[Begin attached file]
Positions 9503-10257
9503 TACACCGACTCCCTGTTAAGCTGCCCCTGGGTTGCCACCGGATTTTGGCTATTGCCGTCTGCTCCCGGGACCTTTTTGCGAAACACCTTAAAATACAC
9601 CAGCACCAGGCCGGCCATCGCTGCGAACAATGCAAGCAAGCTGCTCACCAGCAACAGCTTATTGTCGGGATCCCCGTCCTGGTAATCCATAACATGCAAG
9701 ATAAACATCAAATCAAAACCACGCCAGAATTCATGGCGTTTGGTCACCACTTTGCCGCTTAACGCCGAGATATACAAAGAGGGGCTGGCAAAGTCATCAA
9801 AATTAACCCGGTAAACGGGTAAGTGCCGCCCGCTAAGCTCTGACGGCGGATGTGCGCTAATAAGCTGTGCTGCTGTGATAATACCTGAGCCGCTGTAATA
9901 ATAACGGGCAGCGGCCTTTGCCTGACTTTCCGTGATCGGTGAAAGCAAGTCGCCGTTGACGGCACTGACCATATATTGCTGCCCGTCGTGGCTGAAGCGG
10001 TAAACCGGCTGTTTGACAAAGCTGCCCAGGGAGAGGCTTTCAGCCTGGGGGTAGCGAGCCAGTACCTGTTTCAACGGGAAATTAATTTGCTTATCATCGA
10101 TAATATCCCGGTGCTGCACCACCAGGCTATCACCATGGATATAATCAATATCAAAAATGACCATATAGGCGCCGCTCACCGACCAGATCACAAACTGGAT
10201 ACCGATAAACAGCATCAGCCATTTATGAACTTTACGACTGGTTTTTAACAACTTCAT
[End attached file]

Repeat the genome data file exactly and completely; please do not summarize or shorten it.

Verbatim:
Positions 9503-10257
9503 TACACCGACTCCCTGTTAAGCTGCCCCTGGGTTGCCACCGGATTTTGGCTATTGCCGTCTGCTCCCGGGACCTTTTTGCGAAACACCTTAAAATACAC
9601 CAGCACCAGGCCGGCCATCGCTGCGAACAATGCAAGCAAGCTGCTCACCAGCAACAGCTTATTGTCGGGATCCCCGTCCTGGTAATCCATAACATGCAAG
9701 ATAAACATCAAATCAAAACCACGCCAGAATTCATGGCGTTTGGTCACCACTTTGCCGCTTAACGCCGAGATATACAAAGAGGGGCTGGCAAAGTCATCAA
9801 AATTAACCCGGTAAACGGGTAAGTGCCGCCCGCTAAGCTCTGACGGCGGATGTGCGCTAATAAGCTGTGCTGCTGTGATAATACCTGAGCCGCTGTAATA
9901 ATAACGGGCAGCGGCCTTTGCCTGACTTTCCGTGATCGGTGAAAGCAAGTCGCCGTTGACGGCACTGACCATATATTGCTGCCCGTCGTGGCTGAAGCGG
10001 TAAACCGGCTGTTTGACAAAGCTGCCCAGGGAGAGGCTTTCAGCCTGGGGGTAGCGAGCCAGTACCTGTTTCAACGGGAAATTAATTTGCTTATCATCGA
10101 TAATATCCCGGTGCTGCACCACCAGGCTATCACCATGGATATAATCAATATCAAAAATGACCATATAGGCGCCGCTCACCGACCAGATCACAAACTGGAT
10201 ACCGATAAACAGCATCAGCCATTTATGAACTTTACGACTGGTTTTTAACAACTTCAT